“Well, it's challenging. Art is a technological medium. All art is so a lot of it has to do with engineering, trying to figure out how to create what you imagine. It is also a medium that is dictated primarily by any amount of resources you have available to you. If you're a pharaoh you can build pyramids. If you're a Shaman, you really only have a few pieces of chalk and a wall of a cave and you have to work within that. Probably the most daunting thing we were trying to do, because we wanted to really push the limits and make, what just started out as a TV show that was really beyond anything you've ever seen on television, to take feature animation, which costs 20-30 times what TV animation costs and do that for television, something that actually looked like feature animation for television, that was a challenge. Given enough time and money, anybody can create anything but given a very, very restricted budget and very, very restricted resources, it's a challenge so we had to build studios. We had to build a studio from scratch, train people from scratch, artists. Develop new techniques. We did not make this in the normal way you make an animated feature.”

Reason #5: The movie features a few new voices and a few familiar ones too

“You need people available every week and you can't really afford multimillion dollar actors to do a television series. A television series, the license fee on your average television series is about $200,000. It's nothing. So those guys make more during their coffee break. When we decided to do the feature, when I said, "Hey, this is great. Let's do a feature." Then we went back to the actors and we said, "Okay." We told them we were doing the TV series just so they knew, as a courtesy, but then we said, "Look, we're doing a feature. Would you like to do the voice in the feature?" Some of them said yes, some of them were off doing features because this all was done, again, fairly rapidly. It wasn't like we said, "Okay, next June we're going to do this." It's like, "Could you come in in a month, in four weeks and do this? Can we have two days?" Some of them were all over the world and some of them said, "Yeah, it would be great, I'll come in and do it" and some of them couldn't.”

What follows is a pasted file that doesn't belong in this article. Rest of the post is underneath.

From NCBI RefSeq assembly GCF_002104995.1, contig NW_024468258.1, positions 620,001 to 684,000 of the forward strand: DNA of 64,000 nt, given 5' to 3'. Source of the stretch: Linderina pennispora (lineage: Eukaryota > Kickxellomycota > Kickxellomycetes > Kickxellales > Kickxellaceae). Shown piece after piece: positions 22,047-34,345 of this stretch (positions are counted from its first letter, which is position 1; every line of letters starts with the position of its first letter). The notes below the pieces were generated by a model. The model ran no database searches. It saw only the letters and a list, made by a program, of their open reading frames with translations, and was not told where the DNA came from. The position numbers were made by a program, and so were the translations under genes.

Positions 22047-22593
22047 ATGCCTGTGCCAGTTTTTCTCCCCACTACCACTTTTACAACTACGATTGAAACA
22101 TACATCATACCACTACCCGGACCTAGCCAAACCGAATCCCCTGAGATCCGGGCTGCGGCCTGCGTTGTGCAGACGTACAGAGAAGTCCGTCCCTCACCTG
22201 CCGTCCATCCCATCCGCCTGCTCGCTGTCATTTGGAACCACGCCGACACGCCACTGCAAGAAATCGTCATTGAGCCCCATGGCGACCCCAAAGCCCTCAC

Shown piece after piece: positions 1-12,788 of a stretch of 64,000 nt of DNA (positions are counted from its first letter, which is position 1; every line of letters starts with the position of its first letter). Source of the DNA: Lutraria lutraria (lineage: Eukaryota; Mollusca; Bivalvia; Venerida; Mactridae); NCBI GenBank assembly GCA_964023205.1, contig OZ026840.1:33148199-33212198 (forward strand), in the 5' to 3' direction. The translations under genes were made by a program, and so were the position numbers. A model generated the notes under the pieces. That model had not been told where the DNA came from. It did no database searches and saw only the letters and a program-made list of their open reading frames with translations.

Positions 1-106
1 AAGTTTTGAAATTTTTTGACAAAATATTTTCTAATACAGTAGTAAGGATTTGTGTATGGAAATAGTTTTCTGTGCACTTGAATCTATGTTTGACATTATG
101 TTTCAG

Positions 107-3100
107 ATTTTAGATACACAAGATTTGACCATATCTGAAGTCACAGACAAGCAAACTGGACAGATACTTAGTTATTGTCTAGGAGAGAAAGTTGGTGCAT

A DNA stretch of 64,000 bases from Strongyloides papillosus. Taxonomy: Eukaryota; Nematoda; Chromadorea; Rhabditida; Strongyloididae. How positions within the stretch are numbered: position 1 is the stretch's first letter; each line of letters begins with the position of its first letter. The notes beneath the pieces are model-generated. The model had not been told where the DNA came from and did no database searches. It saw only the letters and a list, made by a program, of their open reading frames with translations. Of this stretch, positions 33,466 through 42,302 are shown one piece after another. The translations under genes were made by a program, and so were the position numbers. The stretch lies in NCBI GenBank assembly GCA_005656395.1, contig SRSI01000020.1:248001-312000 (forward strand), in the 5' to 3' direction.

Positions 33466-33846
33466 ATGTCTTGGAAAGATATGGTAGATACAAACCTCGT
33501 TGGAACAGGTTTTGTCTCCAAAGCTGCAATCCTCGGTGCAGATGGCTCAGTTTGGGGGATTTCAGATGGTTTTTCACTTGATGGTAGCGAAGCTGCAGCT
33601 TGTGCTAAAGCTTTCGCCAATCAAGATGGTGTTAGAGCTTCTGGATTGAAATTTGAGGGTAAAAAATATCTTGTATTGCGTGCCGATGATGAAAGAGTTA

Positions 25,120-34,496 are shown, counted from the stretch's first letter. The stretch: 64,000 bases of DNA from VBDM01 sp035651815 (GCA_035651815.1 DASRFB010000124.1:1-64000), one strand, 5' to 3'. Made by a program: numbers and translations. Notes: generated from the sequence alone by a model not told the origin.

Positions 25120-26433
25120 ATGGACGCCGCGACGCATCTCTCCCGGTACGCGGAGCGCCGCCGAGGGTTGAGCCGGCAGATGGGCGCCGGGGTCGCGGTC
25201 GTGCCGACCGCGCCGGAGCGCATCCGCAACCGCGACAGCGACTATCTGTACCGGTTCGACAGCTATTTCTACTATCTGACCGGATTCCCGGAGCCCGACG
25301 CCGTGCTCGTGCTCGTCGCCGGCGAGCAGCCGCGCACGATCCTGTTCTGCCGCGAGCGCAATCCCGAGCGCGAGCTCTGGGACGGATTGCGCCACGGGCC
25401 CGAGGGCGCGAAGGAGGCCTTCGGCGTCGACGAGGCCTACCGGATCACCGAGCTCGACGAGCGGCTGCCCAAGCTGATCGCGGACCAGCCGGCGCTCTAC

Reason #6: George believes in quality over publicity

“The idea of hiring a really good actor, a Tom Hanks to play the thing, was a really revolutionary idea. That was mostly Jeff Katzenberg who said, "You know, we need really top actors." Well, there are a lot of top actors that aren't movie stars. Partly they did it because they were great actors. Partly they did it because they wanted to use them for publicity, so they could sit up here and talk to you… To be very honest with you, much as I love you guys, I don't really think I need to hire an actor, a big movie star to go and publicize my movie. If the movie works and you like it and you love it, that's fine.”

Reason #7: It’s not just a boys game anymore:  Meet Ahsoka

"Ahsoka was primarily, I wanted to develop a character that would help Anakin settle down. He was, at the end of Episode II, is kind of a wild child. He and Obi Wan don't get along. So the idea was to see how they become friends, how they become partners, how they become a team. Then one of the ways to do that, because when you become a parent, you become a teacher. You have to sort of become more responsible. It sort of forces you into this adulthood thing. So what I wanted to do was take Anakin and force him into this kind of "now I have to teach somebody and now I have to be slightly more responsible and I have to…" So it was that juxtaposition. I happen to have a couple daughters so I have a lot of experience with that particular situation and I just said, rather than making it another guy, why don't we make her a girl because that's fun. I have a lot of girls and they're just as hard to deal with in their teenage years as boys are. That's really how that. Ventriss, he's the expert on that."